6. The federal government owns more than 81 percent of all land in Nevada. BLM, alone, oversees 68 percent of the state, according to a 2010 report by the Congressional Research Service. Federal ownership of land is heavily concentrated in western states, with the government owning 47 percent of all combined land in the 11 western-most states, and only 4 percent in the rest of the country.
7. Bundy’s supporters have roots in the Sagebrush Rebellion. The battle over federal land-use policy flared up in the 1970s, as a more environmentally oriented federal government began imposing regulations on its vast holdings in the West. Many ranchers accused President Jimmy Carter of using regulations to target states that didn’t support him in 1976 or 1980. In a 1980 campaign stop in Utah, then-candidate Ronald Reagan said offered his support for the Sagebrush Rebellion: “Count me in as a rebel.”
8. Harry Reid was against it then, too. After the BLM returned Bundy’s cattle, the Senate majority leader said the situation in his home state was “not over.” During the original Sagebrush Rebellion, Reid was an outspoken critic, saying there was “very real danger of extremist elements” in the rebellion.
9. The Federal Aviation Administration established a no-fly zone over Bundy Ranch. The FAA placed flight restrictions around the ranch Friday, citing “hazards” in the area. The monthlong restriction bans aircraft from flying below 3,000 feet within three nautical miles of the area. The new restrictions came shortly after the Bundys posted aerial photos of the BLM’s worksite in the area.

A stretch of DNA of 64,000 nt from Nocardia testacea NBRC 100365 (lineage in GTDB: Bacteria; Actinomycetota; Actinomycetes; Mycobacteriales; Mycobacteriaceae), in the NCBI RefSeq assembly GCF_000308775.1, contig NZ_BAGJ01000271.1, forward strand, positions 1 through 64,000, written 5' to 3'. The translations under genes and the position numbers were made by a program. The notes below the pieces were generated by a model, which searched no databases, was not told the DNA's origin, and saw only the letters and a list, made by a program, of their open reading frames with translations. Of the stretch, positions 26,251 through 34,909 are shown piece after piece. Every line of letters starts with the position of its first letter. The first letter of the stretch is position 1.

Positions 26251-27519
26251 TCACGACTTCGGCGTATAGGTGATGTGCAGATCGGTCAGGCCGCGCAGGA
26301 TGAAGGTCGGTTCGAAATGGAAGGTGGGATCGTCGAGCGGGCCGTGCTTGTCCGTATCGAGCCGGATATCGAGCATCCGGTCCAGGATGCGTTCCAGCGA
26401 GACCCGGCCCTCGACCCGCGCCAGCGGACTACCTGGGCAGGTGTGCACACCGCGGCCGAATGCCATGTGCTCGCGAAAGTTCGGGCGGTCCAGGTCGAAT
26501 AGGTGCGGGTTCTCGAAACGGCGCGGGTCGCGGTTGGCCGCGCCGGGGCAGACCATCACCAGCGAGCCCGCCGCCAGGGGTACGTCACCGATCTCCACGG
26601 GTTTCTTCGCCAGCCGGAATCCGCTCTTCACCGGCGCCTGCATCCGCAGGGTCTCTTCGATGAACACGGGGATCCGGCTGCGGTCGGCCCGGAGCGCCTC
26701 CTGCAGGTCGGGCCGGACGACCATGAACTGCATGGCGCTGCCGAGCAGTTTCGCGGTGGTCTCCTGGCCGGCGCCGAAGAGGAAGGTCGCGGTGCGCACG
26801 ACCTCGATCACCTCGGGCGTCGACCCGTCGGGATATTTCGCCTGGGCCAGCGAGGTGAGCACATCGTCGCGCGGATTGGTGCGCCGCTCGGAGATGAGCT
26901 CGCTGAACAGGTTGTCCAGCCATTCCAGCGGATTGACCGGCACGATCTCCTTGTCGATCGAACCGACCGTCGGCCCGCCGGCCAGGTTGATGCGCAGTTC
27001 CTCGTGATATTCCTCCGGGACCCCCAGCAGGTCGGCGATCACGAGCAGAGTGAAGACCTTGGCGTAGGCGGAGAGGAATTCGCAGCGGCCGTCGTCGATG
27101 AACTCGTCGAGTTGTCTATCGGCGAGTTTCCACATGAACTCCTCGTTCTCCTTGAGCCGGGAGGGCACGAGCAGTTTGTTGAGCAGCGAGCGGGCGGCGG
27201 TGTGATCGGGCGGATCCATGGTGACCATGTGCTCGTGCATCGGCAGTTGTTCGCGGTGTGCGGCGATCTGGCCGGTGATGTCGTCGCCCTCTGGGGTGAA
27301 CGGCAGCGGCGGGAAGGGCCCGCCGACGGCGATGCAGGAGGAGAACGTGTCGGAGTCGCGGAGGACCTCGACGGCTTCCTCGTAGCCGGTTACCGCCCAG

10. The Bundys have received more than $2,000 in donations. In addition to more than 1,000 protesters and armed militiamen joining the cause in Nevada, the Bundys set up a PayPal account for donations. In a blog post Friday, they said money was coming in from across the United States and from other countries as well.
Read more: https://www.politico.com/story/2014/04/cliven-bundy-bureau-of-land-management-10-things-to-know-105735.html#ixzz2z5klk9Od
The BLM – Under the Wilderness Act, the Bureau of Land Management is responsible for 221 Wilderness Areas with 8.7 million acres in 10 Western States.
In managing livestock grazing on public rangelands, the BLM’s overall objective is to ensure the long-term health and productivity of these lands and to create multiple environmental benefits that result from healthy watersheds. The Bureau administers public land ranching in accordance with the Taylor Grazing Act of 1934, and in so doing provides livestock-based economic opportunities in rural communities while contributing to the West’s, and America’s, social fabric and identity. Together, public lands and the adjacent private ranches maintain open spaces in the fast-growing West, provide habitat for wildlife, offer a myriad of recreational opportunities for public land users, and help preserve the character of the rural West.
As I mentioned above, the feds already own more than 40 percent of the land in 9 different U.S. states…
Nevada: 84.5 percent
Alaska: 69.1 percent
Utah: 57.4 percent
Oregon: 53.1 percent
Idaho: 50.2 percent
Arizona: 48.1 percent
California: 45.3 percent
Wyoming: 42.4 percent
New Mexico: 41.8 percent